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Testing for STIs and HIV

Testing is usually done with a swab and/or a urine test and a blood test. The infections we would routinely test for include:

  • Chlamydia
  • Gonorrhoea
  • Syphilis
  • HIV

Routine tests for STIs

  • Chlamydia and Gonorrhoea

    These infections are tested for on the same test.

    Chlamydia and gonorrhoea are common bacterial infections. In men, these infections are tested for on a urine sample but on some occasions a swab may also need to be taken. In women, these infections are tested for on a swab that is either taken by the doctor/nurse or yourself.

    Most men and women who have will not have any obvious signs or symptoms. Both can be cured with antibiotic treatment. This is a routine test offered to everybody.

  • HIV

    Human Immunodeficiency Virus (HIV) can be transmitted through sexual or blood contact and affects the immune system.

    Many people with HIV feel well and do not know they have the infection. Although it is treatable, it is not curable.

    It is important to test for HIV even if you don’t think you are at risk. This is a routine test offered to everybody.

  • Syphilis

    This infection is caused by a bacteria and the symptoms can be difficult to recognise.

    It can be cured with antibiotic treatment. It is important to ensure syphilis is treated as it can have serious long term health problems. This is a routine test offered to everybody.

Tests done under special circumstances

  • Herpes simplex virus

    This is the cold sore virus and is transmitted by skin to skin contact.

    It usually causes painful blisters/ulcers.

    It is tested for on a swab taken from the sore area. The symptoms of herpes can be treated with antiviral medication but there is not a cure for the virus. It is not a routine test, it may only be offered to patients with symptoms suspected to be herpes.

    Further information on Herpes Virus Association website.

  • Trichomonas vaginalis (TV)

    This is caused by a tiny parasite and can cause symptoms. Symptoms are more common in women.

    It can be cured with antibiotic treatment. Although we know men carry the infection too, it is very difficult to detect in men. It is not a routine test, it may only be offered to patients with symptoms.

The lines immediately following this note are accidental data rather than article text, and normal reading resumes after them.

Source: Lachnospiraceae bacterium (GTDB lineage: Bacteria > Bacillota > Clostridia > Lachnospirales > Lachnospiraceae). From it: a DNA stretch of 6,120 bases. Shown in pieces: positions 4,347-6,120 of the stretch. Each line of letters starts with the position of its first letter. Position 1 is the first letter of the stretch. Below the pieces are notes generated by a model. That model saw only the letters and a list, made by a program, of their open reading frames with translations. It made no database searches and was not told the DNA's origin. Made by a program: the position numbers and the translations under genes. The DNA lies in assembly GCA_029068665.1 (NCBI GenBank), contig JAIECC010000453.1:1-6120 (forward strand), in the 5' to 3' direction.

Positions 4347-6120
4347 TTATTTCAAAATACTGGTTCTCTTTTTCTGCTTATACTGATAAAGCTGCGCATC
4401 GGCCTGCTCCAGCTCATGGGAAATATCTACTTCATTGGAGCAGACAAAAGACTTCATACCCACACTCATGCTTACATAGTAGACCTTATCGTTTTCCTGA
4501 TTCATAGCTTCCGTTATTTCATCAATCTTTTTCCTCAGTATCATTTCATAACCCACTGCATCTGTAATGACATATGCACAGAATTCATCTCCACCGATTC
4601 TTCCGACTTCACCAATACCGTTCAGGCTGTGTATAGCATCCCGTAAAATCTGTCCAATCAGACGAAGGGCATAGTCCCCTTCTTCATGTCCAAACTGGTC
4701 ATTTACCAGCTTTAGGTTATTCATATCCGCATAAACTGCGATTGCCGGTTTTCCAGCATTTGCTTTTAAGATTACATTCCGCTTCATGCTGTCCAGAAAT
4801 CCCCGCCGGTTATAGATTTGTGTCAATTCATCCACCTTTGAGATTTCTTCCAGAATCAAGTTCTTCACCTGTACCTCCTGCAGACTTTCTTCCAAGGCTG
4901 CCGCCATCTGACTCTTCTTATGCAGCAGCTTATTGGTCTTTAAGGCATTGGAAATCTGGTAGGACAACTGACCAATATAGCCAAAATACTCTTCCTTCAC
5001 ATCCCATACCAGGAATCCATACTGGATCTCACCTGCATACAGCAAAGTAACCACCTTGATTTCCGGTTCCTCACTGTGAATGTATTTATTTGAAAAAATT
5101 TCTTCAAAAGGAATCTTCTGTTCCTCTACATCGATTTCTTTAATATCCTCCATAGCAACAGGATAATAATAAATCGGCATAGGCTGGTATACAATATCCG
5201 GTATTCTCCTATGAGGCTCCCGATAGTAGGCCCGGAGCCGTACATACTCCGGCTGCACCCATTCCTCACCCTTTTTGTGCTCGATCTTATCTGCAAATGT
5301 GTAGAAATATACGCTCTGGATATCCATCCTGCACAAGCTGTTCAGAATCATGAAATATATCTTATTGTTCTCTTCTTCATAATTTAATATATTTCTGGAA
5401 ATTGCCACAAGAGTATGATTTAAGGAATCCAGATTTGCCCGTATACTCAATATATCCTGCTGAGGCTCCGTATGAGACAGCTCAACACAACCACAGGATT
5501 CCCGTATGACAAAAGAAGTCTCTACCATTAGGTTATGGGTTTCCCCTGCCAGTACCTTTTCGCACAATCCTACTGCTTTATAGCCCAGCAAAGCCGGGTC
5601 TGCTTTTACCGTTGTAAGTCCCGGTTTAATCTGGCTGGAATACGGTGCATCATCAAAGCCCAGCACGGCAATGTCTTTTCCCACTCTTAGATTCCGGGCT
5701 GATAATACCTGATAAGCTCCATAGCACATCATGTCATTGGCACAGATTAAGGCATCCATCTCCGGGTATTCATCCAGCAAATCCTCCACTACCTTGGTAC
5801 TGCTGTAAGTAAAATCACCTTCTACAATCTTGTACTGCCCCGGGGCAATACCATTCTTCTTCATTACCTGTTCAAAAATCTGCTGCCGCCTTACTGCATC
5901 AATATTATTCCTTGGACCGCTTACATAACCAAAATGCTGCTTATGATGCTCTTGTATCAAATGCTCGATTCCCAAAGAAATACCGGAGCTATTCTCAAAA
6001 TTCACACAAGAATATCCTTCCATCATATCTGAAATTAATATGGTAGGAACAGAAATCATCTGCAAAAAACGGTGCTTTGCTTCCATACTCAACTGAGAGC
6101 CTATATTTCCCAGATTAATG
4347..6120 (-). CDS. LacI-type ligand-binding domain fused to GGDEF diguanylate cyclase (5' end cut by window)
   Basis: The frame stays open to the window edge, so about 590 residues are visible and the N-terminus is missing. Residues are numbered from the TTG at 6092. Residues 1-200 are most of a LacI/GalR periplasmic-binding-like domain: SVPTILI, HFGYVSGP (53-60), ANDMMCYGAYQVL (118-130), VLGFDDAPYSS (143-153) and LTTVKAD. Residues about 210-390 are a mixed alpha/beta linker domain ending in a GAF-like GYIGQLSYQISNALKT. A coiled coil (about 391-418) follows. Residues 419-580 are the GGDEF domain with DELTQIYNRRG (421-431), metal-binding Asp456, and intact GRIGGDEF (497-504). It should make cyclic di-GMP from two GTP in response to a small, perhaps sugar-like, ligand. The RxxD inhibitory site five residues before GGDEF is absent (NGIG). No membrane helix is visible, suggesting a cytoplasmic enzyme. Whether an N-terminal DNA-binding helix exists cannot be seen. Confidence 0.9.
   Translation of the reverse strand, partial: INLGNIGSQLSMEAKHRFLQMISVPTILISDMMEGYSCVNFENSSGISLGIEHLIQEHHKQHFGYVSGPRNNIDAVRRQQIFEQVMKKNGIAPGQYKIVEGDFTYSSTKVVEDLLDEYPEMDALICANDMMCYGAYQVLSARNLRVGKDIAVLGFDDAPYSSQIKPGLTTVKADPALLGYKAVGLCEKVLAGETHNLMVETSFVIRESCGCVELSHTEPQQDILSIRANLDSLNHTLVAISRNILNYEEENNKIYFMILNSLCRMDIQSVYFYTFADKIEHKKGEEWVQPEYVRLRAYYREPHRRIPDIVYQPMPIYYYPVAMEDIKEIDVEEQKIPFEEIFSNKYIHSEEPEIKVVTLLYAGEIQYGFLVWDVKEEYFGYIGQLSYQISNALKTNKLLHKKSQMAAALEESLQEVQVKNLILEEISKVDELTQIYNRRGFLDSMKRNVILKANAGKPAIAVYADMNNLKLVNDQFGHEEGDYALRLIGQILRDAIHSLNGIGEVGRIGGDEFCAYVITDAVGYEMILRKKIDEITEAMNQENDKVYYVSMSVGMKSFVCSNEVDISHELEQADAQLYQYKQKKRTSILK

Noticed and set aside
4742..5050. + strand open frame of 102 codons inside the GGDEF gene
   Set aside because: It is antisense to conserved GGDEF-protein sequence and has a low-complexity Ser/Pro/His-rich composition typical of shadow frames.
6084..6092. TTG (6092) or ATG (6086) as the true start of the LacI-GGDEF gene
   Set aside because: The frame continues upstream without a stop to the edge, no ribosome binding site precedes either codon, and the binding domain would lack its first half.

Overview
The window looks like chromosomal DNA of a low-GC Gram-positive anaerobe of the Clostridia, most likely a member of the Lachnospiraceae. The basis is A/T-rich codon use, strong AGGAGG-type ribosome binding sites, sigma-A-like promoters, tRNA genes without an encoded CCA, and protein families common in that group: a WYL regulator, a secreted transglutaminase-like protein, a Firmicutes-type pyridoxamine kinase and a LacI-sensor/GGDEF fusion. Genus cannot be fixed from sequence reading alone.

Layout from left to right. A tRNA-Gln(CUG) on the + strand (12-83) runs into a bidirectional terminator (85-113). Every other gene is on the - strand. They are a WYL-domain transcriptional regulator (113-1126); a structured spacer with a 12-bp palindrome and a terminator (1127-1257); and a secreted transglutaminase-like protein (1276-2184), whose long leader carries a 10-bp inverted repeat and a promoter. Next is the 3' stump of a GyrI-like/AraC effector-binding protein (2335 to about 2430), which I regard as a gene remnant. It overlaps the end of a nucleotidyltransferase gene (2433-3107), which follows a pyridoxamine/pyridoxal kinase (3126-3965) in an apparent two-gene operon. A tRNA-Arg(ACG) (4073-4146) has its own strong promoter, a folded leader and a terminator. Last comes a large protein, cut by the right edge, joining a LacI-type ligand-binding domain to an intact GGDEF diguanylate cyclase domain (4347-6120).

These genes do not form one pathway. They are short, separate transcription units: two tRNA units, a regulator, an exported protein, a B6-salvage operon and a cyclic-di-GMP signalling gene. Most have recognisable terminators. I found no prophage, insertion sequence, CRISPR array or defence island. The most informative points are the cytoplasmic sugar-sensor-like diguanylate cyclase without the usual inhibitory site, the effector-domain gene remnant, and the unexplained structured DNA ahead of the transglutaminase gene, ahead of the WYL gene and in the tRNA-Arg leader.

• Bacterial vaginosis (BV)

    Bacterial Vaginosis is a very common condition which develops when the normal environment of the vagina changes.

    One in three women will get it at some time.

    It is not a sexually transmitted infection but can develop after you have had sex. It may cause an unusual vaginal discharge.  It is not a routine test, it may only be offered to female patients with symptoms.

  • Candida (Thrush)

    Thrush is caused by an overgrowth of yeasts and can cause symptoms in women and men.

    It is not a sexually transmitted infection. It is detected on a swab test. It can be treated with antifungal treatments. It is not a routine test, it may only be offered to patients with symptoms.

  • Hepatitis B

    This infection is caused by a virus and affects the liver.

    It is not a common infection but certain groups are more at risk of coming into contact with it, therefore this is not a routine test. There is also a vaccination that can prevent against this infection. For more information, see High Risk Groups.

Other infections that may be diagnosed in clinic

  • Non-specific urethritis (NSU)

    Non-specific urethritis (NSU) is inflammation of the urethra, which is the tube that carries urine.

    It is tested for in men with symptoms (for example pain on passing urine, redness and itching of the urethra or discharge).

    There are multiple different causes, ranging from STIs to an adverse reaction to cleaning products or a non-STI bacterial infection.

    If gonorrhoea has been ruled out as a cause, it can be called non-gonococcal urethritis (NGU). It is usually treated with antibiotics. Your partner(s) will also need to be treated.

  • Pelvic inflammatory disease (PID)

    PID is an infection of the female upper genital tract, which includes the ovaries, womb and fallopian tubes.

    It is usually caused by a bacterial infection that has made its way up from the vagina or cervix through to the reproductive organs.

    Symptoms may include lower abdominal pain, pain during sex, unusual discharge or unusual bleeding. It is usually treated with antibiotics. Your partner(s) will also need to be treated.

  • Pubic lice

    Pubic lice are small parasites that live in human hair, usually pubic hair.

    They can’t jump between people and are only transmitted through direct skin-to-skin contact.

    They can cause itching and you may notice lice or eggs on your hairs. These are treated with over-the-counter skin creams.

  • Scabies

    Scabies is caused by small mites that make their way under the skin and can be passed on through close contact, or from infected clothing, towels or bed sheets.

    They can cause itching on multiple parts of your body and can cause a rash which can look similar to eczema. Scabies is treated with over-the-counter skin creams.

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